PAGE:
BACKGROUND: Navigation skills are required for performance of functional complex tasks and may decline due to aging. Investigation of navigation skills should include measurement of cognitive-executive and motor aspects, which are part of complex tasks. OBJECTIVE: to compare young and older healthy adults in navigation within a simulated environment with and without a functional-cognitive task. METHODS: Ten young adults (25.6±4.3 years) and seven community dwelling older men (69.9±3.8 years) were tested during a single session. After training on a self-paced treadmill to navigate in a non-functional simulation, they performed the Virtual Multiple Errands Test (VMET) in a mall simulation. Outcome measures included cognitive-executive aspects of performance and gait parameters. RESULTS: Younger adults' performance of the VMET was more efficient (1.8±1.0) than older adults (5.3±2.7; p < 0.05) and faster (younger 478.1±141.5 s, older 867.6±393.5 s; p < 0.05). There were no differences between groups in gait parameters. Both groups walked slower in the mall simulation. CONCLUSIONS: The shopping simulation provided a paradigm to assess the interplay between motor and cognitive aspects involved in the efficient performance of a complex task. The study emphasized the role of the cognitive-executive aspect of task performance in healthy older adults.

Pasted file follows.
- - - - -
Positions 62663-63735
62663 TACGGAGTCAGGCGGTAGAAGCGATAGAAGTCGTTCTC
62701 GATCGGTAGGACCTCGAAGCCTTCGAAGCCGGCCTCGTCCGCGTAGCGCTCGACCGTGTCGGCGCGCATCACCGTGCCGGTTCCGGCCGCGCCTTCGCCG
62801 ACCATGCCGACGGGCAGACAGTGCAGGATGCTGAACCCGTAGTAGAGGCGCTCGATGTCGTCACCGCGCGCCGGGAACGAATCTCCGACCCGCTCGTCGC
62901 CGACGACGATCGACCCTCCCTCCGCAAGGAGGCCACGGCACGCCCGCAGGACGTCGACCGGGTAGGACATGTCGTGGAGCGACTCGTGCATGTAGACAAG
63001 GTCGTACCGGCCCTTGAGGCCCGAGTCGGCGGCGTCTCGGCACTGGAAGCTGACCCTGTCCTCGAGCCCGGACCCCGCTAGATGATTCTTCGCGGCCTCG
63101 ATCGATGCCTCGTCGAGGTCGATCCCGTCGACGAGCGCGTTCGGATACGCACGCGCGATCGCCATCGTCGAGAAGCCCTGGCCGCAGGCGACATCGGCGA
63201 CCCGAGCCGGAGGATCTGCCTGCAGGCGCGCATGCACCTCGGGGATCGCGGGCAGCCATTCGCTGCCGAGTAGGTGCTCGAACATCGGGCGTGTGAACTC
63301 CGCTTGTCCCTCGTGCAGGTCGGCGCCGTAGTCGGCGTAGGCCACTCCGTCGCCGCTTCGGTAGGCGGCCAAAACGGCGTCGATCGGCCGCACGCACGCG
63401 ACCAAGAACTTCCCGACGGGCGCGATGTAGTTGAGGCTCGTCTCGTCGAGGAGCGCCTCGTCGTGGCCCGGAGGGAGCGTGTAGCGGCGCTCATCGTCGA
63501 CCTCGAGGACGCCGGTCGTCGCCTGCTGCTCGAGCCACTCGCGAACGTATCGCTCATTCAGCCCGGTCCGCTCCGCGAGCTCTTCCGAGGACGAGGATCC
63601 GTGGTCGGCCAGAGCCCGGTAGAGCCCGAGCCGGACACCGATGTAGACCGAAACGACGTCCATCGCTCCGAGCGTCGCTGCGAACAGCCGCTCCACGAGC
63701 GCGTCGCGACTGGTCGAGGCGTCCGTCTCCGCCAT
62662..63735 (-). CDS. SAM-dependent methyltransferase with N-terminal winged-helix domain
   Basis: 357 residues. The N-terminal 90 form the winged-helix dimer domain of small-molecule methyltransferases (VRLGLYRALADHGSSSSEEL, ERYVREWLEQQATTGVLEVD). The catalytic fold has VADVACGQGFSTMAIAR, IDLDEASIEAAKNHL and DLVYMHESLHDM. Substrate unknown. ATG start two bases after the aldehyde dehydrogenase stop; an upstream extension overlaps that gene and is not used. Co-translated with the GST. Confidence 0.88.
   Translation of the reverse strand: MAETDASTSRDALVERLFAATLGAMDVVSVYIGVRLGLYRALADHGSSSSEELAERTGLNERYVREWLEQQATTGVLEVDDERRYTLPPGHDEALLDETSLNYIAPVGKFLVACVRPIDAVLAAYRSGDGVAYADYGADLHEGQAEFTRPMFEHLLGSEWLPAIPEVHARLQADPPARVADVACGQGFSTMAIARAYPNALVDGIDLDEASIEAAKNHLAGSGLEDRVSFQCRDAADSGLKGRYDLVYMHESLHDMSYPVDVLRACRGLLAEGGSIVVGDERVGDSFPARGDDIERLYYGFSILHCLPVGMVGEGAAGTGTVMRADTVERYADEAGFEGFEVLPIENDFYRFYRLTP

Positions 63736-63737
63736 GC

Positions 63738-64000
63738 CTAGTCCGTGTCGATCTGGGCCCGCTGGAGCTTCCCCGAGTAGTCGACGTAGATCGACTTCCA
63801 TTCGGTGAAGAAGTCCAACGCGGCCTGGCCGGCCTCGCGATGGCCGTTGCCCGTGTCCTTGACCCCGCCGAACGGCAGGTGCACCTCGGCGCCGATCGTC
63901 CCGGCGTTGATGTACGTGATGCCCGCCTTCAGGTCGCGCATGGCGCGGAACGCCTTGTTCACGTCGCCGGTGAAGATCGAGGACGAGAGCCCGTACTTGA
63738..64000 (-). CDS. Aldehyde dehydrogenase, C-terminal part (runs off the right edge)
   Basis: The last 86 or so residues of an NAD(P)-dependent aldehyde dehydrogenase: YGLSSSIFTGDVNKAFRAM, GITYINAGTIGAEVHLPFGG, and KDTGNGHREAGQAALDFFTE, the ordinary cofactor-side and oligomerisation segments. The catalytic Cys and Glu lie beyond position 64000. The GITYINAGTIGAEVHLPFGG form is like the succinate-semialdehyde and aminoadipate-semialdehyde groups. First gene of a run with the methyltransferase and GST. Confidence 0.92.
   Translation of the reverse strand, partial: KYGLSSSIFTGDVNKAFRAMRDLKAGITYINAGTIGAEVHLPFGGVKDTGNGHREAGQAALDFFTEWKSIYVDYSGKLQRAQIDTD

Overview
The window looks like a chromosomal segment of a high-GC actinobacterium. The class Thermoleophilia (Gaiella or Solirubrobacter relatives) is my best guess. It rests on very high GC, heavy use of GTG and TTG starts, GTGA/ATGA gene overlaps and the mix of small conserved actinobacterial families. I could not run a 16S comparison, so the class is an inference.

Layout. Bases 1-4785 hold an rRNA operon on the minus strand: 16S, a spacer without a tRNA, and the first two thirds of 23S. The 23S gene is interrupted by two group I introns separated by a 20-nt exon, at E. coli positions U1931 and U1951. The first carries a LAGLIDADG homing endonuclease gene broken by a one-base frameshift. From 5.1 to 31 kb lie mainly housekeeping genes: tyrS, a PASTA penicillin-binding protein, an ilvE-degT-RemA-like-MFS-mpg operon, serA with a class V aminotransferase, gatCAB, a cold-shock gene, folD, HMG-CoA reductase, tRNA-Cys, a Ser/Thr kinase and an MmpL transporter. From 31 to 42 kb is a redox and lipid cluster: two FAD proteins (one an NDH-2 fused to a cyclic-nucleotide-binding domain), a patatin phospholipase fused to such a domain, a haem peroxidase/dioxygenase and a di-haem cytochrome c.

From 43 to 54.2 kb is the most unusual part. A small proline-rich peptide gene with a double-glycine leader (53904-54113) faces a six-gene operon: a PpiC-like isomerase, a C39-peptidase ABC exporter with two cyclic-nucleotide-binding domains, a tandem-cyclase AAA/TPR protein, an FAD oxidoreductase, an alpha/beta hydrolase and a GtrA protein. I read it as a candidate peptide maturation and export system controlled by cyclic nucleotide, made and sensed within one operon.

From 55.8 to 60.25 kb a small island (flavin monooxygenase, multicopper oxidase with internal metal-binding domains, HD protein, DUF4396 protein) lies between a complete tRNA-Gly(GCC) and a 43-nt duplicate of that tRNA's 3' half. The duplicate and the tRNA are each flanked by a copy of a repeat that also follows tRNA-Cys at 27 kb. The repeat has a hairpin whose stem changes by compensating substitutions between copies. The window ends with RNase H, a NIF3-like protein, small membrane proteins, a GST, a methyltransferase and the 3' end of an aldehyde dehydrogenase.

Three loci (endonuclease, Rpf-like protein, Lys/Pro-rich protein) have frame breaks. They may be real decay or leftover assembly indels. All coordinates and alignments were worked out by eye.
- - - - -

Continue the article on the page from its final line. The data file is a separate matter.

|Number of pages||9|
|Journal||Journal of Vestibular Research: Equilibrium and Orientation|
|State||Published - 2017|
Bibliographical notePublisher Copyright:
© 2017-IOS Press and the authors. All rights reserved.
- functional virtual environment
ASJC Scopus subject areas
- Neuroscience (all)
- Sensory Systems
- Clinical Neurology